When city, state, and T officials were initially pushing for TEX Rail back in 2012, they argued that Fort Worth needed some way to compete with Dallas for the tourism dollars coming from DFW Airport.
“If you’re a tourist or a businessperson flying into DFW, and you’re used to taking transit, what are you going to do?” Price said. “Are you going to take a $9 ride to Dallas on the [DART] orange line, or are you going to take a $70 cab ride to Fort Worth? TEX Rail will give us that option to be there.”
TEX Rail, which would ultimately drop riders off Downtown, represents more than just a way to boost tourism, Price said. It’s Fort Worth’s first stake in the ground for improving and expanding our public transportation system in a meaningful way.
“We’re the 16th largest city in the nation now, and we have to start thinking about our transit systems,” she said. “All major cities have strong, good transit systems. In Texas, there’s never been a big push. In Dallas they’ve done it. In Houston, there’s a light rail that’s coming along. Austin has one that’s floundered, but it’s back on track, shall we say. But Fort Worth hasn’t done that.”
Colleyville Republican Senator Burton penned an op-ed in the Fort Worth Star-Telegram in January in which she accused local leaders of getting into bed with the “social engineers” in Washington D.C.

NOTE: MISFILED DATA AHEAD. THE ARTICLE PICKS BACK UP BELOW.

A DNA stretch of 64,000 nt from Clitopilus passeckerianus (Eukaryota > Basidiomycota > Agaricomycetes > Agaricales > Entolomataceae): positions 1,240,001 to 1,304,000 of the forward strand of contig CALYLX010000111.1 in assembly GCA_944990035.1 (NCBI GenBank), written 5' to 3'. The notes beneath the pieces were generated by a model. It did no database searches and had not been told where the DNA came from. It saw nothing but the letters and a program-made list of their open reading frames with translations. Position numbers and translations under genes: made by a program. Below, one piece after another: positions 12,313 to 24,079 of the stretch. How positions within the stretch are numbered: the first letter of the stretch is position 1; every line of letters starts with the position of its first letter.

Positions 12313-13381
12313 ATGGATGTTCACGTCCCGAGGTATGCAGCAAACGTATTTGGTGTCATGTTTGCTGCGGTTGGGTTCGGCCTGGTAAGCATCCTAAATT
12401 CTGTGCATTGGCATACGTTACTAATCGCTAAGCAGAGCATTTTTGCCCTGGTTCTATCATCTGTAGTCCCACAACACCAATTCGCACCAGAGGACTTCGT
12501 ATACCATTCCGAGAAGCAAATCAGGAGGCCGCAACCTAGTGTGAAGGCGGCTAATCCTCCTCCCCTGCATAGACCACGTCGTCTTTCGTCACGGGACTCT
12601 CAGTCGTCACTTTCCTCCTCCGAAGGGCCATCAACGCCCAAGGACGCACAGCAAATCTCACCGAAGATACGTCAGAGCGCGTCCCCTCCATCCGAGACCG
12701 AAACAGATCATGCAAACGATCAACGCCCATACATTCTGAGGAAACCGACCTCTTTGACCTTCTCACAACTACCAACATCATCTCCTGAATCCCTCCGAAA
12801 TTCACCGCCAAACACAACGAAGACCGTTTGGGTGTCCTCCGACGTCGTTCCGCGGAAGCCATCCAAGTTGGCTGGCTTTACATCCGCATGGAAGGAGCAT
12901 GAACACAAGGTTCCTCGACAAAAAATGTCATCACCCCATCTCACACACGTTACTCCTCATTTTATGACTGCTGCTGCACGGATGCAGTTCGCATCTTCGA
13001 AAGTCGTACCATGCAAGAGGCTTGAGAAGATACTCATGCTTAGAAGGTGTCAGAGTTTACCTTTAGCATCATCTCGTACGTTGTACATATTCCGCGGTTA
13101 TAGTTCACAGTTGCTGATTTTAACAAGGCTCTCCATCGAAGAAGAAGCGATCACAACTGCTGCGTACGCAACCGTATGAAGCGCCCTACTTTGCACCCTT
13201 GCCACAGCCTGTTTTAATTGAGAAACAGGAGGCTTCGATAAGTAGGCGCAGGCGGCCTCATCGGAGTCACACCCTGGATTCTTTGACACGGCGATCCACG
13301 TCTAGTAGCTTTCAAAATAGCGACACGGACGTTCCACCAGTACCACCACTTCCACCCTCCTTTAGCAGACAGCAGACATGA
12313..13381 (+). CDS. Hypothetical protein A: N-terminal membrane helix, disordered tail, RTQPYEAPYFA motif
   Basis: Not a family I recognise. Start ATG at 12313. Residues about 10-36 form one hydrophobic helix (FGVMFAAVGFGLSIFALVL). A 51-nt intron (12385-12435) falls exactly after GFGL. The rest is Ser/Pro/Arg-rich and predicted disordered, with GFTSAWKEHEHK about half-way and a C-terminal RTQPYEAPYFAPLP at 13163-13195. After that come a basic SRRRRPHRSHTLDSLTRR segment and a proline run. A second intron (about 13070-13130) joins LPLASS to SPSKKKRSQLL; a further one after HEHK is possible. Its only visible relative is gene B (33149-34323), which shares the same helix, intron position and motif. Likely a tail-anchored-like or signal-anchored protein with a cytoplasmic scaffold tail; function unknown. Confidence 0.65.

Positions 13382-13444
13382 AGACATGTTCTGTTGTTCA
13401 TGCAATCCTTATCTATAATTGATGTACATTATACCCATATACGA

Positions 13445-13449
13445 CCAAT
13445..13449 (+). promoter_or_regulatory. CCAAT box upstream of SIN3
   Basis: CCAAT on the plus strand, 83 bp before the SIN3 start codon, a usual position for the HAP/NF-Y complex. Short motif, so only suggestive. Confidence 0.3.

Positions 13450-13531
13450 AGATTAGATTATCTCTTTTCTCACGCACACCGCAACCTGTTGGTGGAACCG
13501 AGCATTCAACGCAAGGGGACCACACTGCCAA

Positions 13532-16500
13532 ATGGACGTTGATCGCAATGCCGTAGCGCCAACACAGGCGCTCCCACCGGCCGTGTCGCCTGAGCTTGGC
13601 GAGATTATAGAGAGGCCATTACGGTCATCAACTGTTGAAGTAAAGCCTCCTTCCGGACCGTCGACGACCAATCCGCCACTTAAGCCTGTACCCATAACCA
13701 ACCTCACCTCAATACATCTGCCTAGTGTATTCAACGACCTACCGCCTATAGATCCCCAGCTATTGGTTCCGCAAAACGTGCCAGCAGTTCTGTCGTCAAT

“The two obvious problems with this are that our local officials are entering into a multiyear, billion-dollar project with the irrational and fiscally irresponsible federal government and that we are artificially creating supply for a commodity that has little demand,” she writes. “Further, the environmental impact study for TEX Rail, published in May 2014, states, ‘Overall, the commuter rail alternative has negligible effects on traffic patterns and volumes on parallel roadways.’ ”
In May, the Colleyville City Council passed a resolution permanently barring the city’s participation in the construction of any rail station within the city limits.
Mackenzie Crowder, a 28-year-old nurse who lives in the Elan West 7th Apartments, smack in the heart of the development, said she walks everywhere around the upscale corridor.
Though she feels safe on the south side of West 7th Street, crossing is a different story.
“The cars don’t slow down for you,” she laughed. “They kind of bottleneck at the [Carroll Street] light near Montgomery Plaza, but that’s really the only safe place to cross.”
Since 2007, the West 7th area has become one of the more densely populated areas of our inner city. With more than a dozen luxury apartment complexes in and around the corridor, it represents one of the big challenges for urban designers and public transit experts. The street, now affixed with painted-on bike lines, is still the main artery for people trying to get downtown from the West Side and back.
Buchanan said that areas like the West 7th development are built with the nearby transportation network in mind. The development is its own closed-off ecosystem because raging death machines are speeding by just a few feet away.
“It’s hard to talk about transportation without talking about development, since they are deeply intertwined,” he said. “The form of development you get is basically a result of the transportation network you build.”
The problem with fixing West 7th Street is two-fold: 1.) It’s owned by the Texas Department of Transportation, not the city. And 2.) the city has only a finite amount of money to go around spending on capital improvement projects like narrowing roads to slow down traveling vehicles.
As The T prepared its master plan, the city was working on its Master thoroughfare plan to deal with road projects. The two entities worked closely together and even shared committee members.